Owen: It’s a good time for Christmas tree growers
BLACKSBURG, Va. — A North Carolina Christmas tree specialist shared his views of the Christmas tree industry here during the 2019 Virginia Christmas Tree Growers Association Conference, saying it’s a good time for the industry.
Jeff Owen, with North Carolina State University Extension, reviewed the state of the Christmas tree industry, its trends and its opportunities during the opening day of the conference Aug. 1-3.
“It’s a wonderful time for our industry,” he said. “It’s certainly a good time for Christmas trees.”
He told the group he believes the check-off has been good for the industry and said the market for trees is good now. Things are good for the choose-and-cut farms as well, however, the number of aging growers in the industry as well as across the entire farm community. Small farms especially are challenged in attracting younger growers.
He said there are fewer Christmas tree farms but income on those farms is rising.
This increase is related to current prices, which are expected to increase again this season, he noted, due to a shortage of Christmas trees and a strong demand for real trees, Owen said.
“People are buying earlier,” he said. “It’s good for the industry. Growers are finally making money.” He said there are still opportunities for prices to increase due to shortage.
“Do what you can while you can,” he advised. “In a few years trees will be in good supply.”
Tree supplies are still recovering from the recession that forced growers to cut back on what they could afford to plant.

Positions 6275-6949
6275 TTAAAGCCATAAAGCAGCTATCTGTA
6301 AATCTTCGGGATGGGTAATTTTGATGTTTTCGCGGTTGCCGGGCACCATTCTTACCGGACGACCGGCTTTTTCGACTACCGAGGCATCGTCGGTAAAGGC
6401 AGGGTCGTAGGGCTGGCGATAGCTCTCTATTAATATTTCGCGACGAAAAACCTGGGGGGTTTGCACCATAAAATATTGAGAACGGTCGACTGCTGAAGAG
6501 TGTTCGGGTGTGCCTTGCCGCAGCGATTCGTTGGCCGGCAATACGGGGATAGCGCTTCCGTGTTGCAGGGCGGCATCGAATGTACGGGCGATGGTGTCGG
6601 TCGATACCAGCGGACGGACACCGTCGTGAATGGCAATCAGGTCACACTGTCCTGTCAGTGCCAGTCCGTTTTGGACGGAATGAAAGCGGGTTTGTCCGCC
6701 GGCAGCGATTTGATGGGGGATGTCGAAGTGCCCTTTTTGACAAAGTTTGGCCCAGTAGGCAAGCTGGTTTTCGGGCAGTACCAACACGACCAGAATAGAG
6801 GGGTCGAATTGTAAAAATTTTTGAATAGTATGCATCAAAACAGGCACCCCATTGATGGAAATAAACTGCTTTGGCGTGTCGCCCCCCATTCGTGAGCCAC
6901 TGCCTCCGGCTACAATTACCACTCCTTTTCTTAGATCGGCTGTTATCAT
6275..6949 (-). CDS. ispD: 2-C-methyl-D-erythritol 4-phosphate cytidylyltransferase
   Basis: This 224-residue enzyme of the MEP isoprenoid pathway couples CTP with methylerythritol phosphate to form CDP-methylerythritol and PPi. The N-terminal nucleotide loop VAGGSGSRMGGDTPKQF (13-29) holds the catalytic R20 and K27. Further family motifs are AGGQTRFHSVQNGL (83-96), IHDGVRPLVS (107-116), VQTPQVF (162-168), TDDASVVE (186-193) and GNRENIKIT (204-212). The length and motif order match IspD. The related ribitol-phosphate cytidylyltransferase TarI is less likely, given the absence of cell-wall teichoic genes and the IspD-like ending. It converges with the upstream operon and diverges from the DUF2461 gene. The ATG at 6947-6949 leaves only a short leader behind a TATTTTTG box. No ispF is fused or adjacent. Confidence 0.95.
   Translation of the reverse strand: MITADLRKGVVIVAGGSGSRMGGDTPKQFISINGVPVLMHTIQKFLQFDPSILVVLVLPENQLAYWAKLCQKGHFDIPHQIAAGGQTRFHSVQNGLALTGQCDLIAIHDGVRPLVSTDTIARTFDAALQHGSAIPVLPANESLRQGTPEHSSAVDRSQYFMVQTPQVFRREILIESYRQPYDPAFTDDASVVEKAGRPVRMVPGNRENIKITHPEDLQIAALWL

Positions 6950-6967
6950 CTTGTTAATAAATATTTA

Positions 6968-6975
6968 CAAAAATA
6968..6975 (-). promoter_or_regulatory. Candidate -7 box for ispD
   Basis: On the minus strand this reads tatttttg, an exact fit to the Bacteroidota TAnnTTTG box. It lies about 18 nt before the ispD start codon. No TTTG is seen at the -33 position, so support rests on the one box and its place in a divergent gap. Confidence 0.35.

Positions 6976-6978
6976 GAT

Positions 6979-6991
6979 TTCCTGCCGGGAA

“Don’t charge more than the consumer is willing to pay,” he cautioned. He went on to say that inflation runs up the price of a tree in the 10 years it takes to grow one. This means that a $20 tree planted a decade ago is worth $44 today.
“We’re still not getting paid what our grandfathers got,” he said.
Owen said despite a sunny short-term outlook, the long-term future of the industry has its challenges, mainly the growing popularity of artificial trees. He urged that the promotional campaign developed by the check-off program be used to do things to build the market, not to tear it down.
Another challenge is marketing to the different generations of customers that are buying Christmas trees.
“Different generation values lead to different traditions and purchasing decision, he noted, citing the baby boomer; the Generation-X and Millennial groups as growers main targets. “We are in a battle of hearts, minds and the credit cards of the next generation.”
Owen pointed to other variables in the industry including pests, especially deer; closed doors in trade wars; labor; and climate change or variable weather, growers will have to face.
He predicted that the industry will become smaller with fewer members and as the industry shrinks strategic planning will be really important.
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